In the first page of the Introduction we find it stated, thatMadox, in his History of the Exchequer, published in 1769, refers to certain things, and this statement is supported by a reference to that work, p. 739. Madox's History was first published in 1711 ; and it appears from the third page of this introduction that he died before 1731. There was an improved edition published in 1769, but the pages of Mr. Devon's references throughout his work are taken from the previous edition of 1711. At p. xiv. we are told that ' the Dialogue de Scaccario, written by Gervase of Tilbury, was printed by Hearne in his Liber Niger.' It is doubtful whether the work referred to was written by Gervase; it is certain that it was not printed by Hearne in his Liber Niger.

At p. xxx. we find' two cloths of gold purchased for Edward of Westminster,' with a note, ' afterwards King Edward I.' Edward I. was surnamed ' Longshanks,' not 'of Westminster.' At any event the person here referred to was no king's son, but the son of' Odo, the goldsmith,' and was the clerk of the works employed by Henry III. upon his new buildings at Westminster. See Walpole's Anecdotes of Painting, edit. 1786, vol. I. 11—25.

At p. lvii. we have a note of the contents of ' Letters of Privy Seal, directed to Sir Lewis Stukely, allowing his expenses for arresting Sir Walter Raleigh.' It is added, 'Sir Lewis Stukely delivered an inventory containing' (inter alia) certain enumerated articles. What these articles had to do with Sir Walter Raleigh does not well appear from Mr. Devon's narrative; but upon turning to Mr. Tytler's Life of Raleigh, we find the same articles enumerated in an inventory printed there, p. 466. It seems probable that these articles, which were found upon Raleigh's person at the time of his arrest, were, in the first place, taken away by Stukely, but afterwards returned, in order that it might be seen whether Raleigh used them ' in way of subornation.' Amongst them Mr. Devon includes ' a slob of coarser gold,' and ' a symson stone set in gold.' Mr. Tytler prints them 'a stob,' and ' a crymson stone.'

At p. Iviii. Mr. Devon prints two extracts from the Exchequer books, in the time of Charles I. relating to payments to Vandyck for portraits painted for the King. These extracts have been published before by Walpole (Anec. Painting, n. 165), and in some respects more fully than they are given by Mr. Devon. Of course, too, we may be sure that Walpole did not fall into the mistake committed by Mr. Devon, of inserting a payment ' for mending the picture of the Emperor Galin*.'

In the same page we find, ' to Sir Peter Rubens, knight, 3,000/. for certain pictures from him sold to us.' One of our contemporaries very properly inquires, ' was this for pictures of his own, or for Italian and Flemish pictures which he had been commissioned to purchase ?' * We have no doubt that, if the original were produced, the word 'from ' would be found to be merely a blunder of Mr. Devon's, instead of ' by;' and the date and amount' conjoined' leave no doubt that this was the 3,000/. received by Rubens for painting the ceiling of the Banquetting House at Whitehall. +

At p. lx. we find amongst the 'presents of plate,' &c. said to be contained in the Record here published,' a silver bason and ewer, with gold nobles, to the Duke de Gelrye and Duke d'Aubert, p. 130.' The entry is of a present to Sir Reginald de Bretherthorp, ambassador from those dukes, of one basin silver-gilt and enamelled, with one ewer to match the same, and 25 marks in gold nobles.

In the same page there is ' present to the Lord de Melun, at Pavye, in Lombardy, of certain gallies, palfries, and greyhounds, p. 464.' Gallics at Pavia seem something like the sea in Bohemia ; but the entry referred to is really such nonsense as it stands in the translation, that nothing can be made of it.

In the same page are ten similar entries under the head of presents. One is not an entry of a present; and out of the remaining nine, only two are stated with entire accuracy by Mr. Devon I There are two other similar entries in the next page, and one of them is completely misrepresented.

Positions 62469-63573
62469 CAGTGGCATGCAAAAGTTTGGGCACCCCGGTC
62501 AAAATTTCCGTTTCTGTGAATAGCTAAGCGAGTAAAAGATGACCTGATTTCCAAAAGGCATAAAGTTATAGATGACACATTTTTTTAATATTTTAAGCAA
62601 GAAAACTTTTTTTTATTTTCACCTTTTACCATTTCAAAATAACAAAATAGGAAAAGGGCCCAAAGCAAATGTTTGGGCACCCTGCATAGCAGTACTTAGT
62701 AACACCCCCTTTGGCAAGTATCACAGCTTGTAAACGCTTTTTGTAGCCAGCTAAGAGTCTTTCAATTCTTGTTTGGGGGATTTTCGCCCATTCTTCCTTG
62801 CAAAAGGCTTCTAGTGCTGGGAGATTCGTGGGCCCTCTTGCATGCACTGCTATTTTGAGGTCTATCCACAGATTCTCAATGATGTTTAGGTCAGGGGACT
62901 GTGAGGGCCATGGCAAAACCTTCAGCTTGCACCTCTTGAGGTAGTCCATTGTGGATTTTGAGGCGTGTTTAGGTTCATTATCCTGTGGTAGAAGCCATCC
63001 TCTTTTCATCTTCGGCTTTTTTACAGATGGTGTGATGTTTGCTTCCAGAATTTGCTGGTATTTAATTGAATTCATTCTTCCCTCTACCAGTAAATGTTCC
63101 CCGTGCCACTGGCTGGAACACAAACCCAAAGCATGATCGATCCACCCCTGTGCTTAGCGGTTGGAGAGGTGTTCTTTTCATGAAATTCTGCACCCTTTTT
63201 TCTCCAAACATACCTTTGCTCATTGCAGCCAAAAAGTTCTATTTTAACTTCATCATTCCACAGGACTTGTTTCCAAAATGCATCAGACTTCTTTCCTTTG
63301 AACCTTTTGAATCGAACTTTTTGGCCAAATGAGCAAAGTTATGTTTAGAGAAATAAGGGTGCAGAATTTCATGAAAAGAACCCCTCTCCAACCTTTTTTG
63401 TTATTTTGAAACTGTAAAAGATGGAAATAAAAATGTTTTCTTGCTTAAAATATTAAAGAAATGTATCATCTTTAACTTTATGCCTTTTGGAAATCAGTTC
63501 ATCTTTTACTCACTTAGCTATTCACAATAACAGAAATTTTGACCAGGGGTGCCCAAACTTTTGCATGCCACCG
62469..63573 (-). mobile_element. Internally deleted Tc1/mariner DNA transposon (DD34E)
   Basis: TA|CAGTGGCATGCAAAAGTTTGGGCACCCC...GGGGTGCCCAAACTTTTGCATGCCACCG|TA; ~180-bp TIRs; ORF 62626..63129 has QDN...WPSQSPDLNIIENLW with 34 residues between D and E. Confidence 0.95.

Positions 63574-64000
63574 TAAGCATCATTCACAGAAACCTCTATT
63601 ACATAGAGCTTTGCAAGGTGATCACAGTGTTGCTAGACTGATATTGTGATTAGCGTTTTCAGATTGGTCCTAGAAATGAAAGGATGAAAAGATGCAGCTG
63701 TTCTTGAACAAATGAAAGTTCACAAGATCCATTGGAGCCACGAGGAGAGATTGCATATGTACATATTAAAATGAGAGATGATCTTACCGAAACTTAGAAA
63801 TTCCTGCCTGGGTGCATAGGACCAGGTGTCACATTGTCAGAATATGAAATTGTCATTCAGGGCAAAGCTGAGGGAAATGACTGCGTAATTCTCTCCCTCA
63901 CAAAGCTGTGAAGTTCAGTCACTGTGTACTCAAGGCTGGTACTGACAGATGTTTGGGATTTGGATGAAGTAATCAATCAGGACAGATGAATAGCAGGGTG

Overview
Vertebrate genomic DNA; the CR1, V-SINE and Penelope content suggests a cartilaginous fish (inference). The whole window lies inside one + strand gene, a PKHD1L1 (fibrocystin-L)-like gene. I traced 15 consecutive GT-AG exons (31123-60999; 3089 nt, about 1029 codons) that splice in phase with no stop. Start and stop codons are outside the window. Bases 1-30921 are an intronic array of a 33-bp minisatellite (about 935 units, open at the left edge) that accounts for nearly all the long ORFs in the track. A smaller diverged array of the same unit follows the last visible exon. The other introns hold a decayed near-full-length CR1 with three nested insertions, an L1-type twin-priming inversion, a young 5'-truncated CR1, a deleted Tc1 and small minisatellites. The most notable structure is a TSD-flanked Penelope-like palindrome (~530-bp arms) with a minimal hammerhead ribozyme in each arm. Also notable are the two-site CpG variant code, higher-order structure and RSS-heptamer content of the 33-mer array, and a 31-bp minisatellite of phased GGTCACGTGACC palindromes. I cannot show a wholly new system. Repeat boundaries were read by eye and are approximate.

At p. lxii. are many entries classed together under the head of household payments, servants, &c.' and Mr. Devon represents them as exactly coinciding with those contained in the collection of household ordinances, published by the Society of Antiquaries, the heading of the first of which he quotes in order to prove the similarity. Now this is quite a mistake. The great majority of these selected entries from the present Roll are not household payments, which did not generally appear upon the accounts of the Exchequer; but pensions granted to old servants of the household, or other persons who had done services to the King. It is clear that from such payments ' the perquisites,' as Mr. Devon calls the wages ' of the King's officers and servants,' cannot be ascertained, nor do they, as he imagines, furnish any information as to the ordinary household expenses. His remarks upon the subject are very indefinite, and it is clear he did not at all understand the weapon he was permitted to handle. For instance, his first entry under the head of' household payments,' is ' payment of 10 marks to the nurse of Thomas de Wodestock, the King's son, p. 78.' The payment referred to is 5 marks paid to Christian [Christiana?], wife of John de Enefield, lately nurse to Thomas de Wodestock, being one half-yearly payment of an annuity of 10 marks granted to her by the King for her life, for good service rendered by her, as well to the King as to Thomas de Wodestock. The next entry is similarly mistaken. The third is altogether misrepresented; and as for ' the chaplain' mentioned in it, he is a mere creation of Mr. Devon's fancy. So may we go from entry to entry and without any better success. They are not ' household payments,' but pensions or other gratuities, and wherever they are stated at large the entries are full of errors. Look, for instance, at the following, classed amongst the 'household payments to the official servants.' Mr. Devon merely says, ' Escheator, p. 294.' The entry is 1/. 17*., paid to Leo de Perton on account of an annuity of 100x. granted him for life by the King, for good service rendered by him, and as a compensation (Mr. Devon translates the word, which frequently occurs, 'recompense') for his office of escheator, which the King granted to him, and afterwards committed it to another person. How can this possibly be called a ' household payment to an official servant?' The next class in Mr. Devon's arrangement is 'pay

* The Athenteum, 183u, p. 8G9. f Walp. Anccd. II. 142.